Archbishop Coleridge: dubia prompted by search for ‘false clarity’
December 12, 2016
Archbishop Mark Coleridge of Brisbane, Australia, has suggested that the prelates seeking clarification of Amoris Laetita are pursuing a “false clarity that comes because you don’t address reality.”
In an interview with the Jesuit journal America, the Australian archbishop—who participated in the Synod on the Family—said that during the sessions “I heard voices that sounded very clear and certain but only because they never grappled with the real question or never dealt with the real facts.” He said that while some people prefer to see things in black and white, pastors are “very often often dealing in a world of grays and you have to accompany people, listen to them before you speak to them, give them time and give them space, and then speak your word perhaps.”
Archbishop Coleridge conceded that many people have been “unnerved” by the papal document, as his fellow Australian, Cardinal George Pell, had suggested. But he said that Pope Francis is taking the pastoral approach. “Some people expect from the Pope clarity and certainty on every question and every issue, but a pastor can’t provide that necessarily,” he said.
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Posted by: claude-ccc2991 -
Dec. 16, 2016 3:14 AM ET USA
It seems the Archbishop is engaging in clarification, and does well enough at what HE thinks should be clarified. With a little more practice, and a good dose of the Holy Spirit, perhaps he will someday be able to clarify through God's eyes instead of the flawed human eye. "You have a fine way of rejecting the commandment of God, in order to keep your tradition" (Mark 7:9).
Posted by: stpetric -
Dec. 15, 2016 11:01 PM ET USA
The pope's ambiguity seems to be leading to the disedifying spectacle of one prelate sniping at another. (For that matter, perhaps the pope led the way on the sniping by his comments on populations within the Church.) This is another level entirely to the Amoris Laetitia debacle.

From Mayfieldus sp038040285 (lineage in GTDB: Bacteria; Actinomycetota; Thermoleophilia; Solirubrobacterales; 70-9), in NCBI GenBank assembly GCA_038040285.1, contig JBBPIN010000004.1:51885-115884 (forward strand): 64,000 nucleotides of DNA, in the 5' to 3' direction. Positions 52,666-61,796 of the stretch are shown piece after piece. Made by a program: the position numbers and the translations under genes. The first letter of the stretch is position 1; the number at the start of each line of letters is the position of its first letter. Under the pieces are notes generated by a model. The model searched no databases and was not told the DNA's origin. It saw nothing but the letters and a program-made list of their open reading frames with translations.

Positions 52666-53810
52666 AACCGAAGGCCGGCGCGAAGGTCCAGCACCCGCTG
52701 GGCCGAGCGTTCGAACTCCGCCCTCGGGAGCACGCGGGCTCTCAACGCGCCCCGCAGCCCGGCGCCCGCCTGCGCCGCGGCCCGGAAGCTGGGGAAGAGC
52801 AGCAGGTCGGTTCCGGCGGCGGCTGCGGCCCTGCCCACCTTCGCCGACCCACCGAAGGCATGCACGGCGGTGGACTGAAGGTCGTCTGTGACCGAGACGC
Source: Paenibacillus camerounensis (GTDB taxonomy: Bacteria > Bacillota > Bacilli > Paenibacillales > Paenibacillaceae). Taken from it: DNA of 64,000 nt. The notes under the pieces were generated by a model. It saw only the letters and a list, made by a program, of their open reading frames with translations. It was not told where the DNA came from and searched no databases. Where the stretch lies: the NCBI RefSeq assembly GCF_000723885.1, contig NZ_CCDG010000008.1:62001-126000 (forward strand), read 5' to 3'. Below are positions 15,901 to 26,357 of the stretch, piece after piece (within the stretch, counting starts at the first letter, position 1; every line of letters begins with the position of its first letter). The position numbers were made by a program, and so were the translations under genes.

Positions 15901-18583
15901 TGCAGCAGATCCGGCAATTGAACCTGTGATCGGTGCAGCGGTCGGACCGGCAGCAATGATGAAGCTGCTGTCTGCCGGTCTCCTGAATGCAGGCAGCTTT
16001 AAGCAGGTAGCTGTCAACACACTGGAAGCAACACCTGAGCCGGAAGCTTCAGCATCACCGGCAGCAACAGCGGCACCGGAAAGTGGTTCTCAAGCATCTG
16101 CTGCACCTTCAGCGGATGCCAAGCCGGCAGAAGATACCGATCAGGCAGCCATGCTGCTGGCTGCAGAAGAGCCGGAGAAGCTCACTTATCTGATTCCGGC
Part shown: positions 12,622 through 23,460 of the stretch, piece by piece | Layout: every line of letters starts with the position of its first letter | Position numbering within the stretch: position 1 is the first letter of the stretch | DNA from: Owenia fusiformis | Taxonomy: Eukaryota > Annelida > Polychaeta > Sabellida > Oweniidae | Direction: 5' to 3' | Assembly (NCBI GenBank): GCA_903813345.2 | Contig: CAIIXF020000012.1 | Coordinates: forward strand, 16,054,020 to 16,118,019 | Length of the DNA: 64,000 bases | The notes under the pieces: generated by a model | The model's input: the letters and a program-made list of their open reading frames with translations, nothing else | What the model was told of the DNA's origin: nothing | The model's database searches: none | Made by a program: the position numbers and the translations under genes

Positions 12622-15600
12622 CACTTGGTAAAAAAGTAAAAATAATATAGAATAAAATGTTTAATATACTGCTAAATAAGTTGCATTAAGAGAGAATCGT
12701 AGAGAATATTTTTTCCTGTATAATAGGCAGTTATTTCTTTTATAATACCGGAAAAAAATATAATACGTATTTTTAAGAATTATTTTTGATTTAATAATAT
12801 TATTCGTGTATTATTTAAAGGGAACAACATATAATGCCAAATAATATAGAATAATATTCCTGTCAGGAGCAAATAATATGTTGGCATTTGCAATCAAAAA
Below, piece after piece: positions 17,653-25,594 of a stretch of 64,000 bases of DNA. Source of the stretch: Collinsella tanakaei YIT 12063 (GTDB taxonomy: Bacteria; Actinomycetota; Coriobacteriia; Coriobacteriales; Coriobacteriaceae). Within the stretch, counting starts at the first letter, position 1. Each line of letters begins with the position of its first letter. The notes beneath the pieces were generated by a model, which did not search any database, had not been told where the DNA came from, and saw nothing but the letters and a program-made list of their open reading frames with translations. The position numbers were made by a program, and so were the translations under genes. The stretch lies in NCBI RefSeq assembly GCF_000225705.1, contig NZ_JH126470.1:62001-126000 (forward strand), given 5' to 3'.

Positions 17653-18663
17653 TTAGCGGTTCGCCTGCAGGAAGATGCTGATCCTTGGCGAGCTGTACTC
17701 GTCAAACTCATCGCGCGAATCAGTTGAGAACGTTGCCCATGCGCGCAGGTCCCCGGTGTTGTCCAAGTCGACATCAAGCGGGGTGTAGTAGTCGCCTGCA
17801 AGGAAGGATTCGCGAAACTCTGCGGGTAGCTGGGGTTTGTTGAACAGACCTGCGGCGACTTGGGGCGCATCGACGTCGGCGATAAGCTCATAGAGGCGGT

Posted by: WNS3234 -
Dec. 14, 2016 10:50 AM ET USA
Well .Is "false clarity" a "false charity? The Sacrament of Reconciliation (aka Penance) had changed because of the pastoral needs that emerged during the various active persecutions of the apostolic era and beyond -- from "nope" to "once" through public reconciliation after public enrollment in the order of penitents into and through the Monastic Penitentials and into the form and doctrine we have presently. Likewise the various Rites, as they approach Christian Initiation of infants.
Posted by: VICTORIA01 -
Dec. 13, 2016 10:24 PM ET USA
Archbishop Coleridge is not a Jesuit; he was interviewed by the Jesuit magazine Americs. That such words would come from Abp Coleridge would not surprise Australians.
Posted by: Lucius49 -
Dec. 13, 2016 3:12 PM ET USA
What's sad is that this is being promoted by bishops and archbishops. "False clarity" I suggest is a strawman. There are many things in the Catholic that must be of eminent clarity for the formation of conscience. Open questions admit of discussion, debate, etc. The Lord's teaching on marriage and divorce is NOT an open question nor is the teaching that receiving the Lord in mortal sin is sacrilege. A discernment claiming to avoid/change those teachings is situation ethics rejected by the Faith
Posted by: Travelling -
Dec. 13, 2016 3:14 AM ET USA
50 shades of grey??! This statement makes no sense. The Church has the job of providing clarity in moral issues and it is quite correct that the Dubai was issued. We await clarification.
Posted by: hartwood01 -
Dec. 12, 2016 8:06 PM ET USA
Exactly what I have thought,having read Amoris Laetita.
Posted by: MatJohn -
Dec. 12, 2016 7:59 PM ET USA
If a pastor cannot provide clarity on a Catholic teaching, is he familiar with it? There are indeed shades of gray.in human endeavor. Attributing shades of gray in God''s word has brought us thousands of non-Catholic denominations.
Posted by: Ken -
Dec. 12, 2016 7:39 PM ET USA
Sounds a lot like moral relativism.
Posted by: jalsardl5053 -
Dec. 12, 2016 7:34 PM ET USA
Sigh! Yet another defense of the defenseless for there is no defense in failing to respond to yes/no questions that are well framed. And yet another over exaggeration to cover the shortcoming ("clarity and certainty on every question...); no, just five questions which I doubt the Archbishop has read. And what better way to deal with the murky world of gray then by having some guiding beacons to help light the way. "False clarity" is a new synonym for relativism. Natch it appears in a Jesuit J.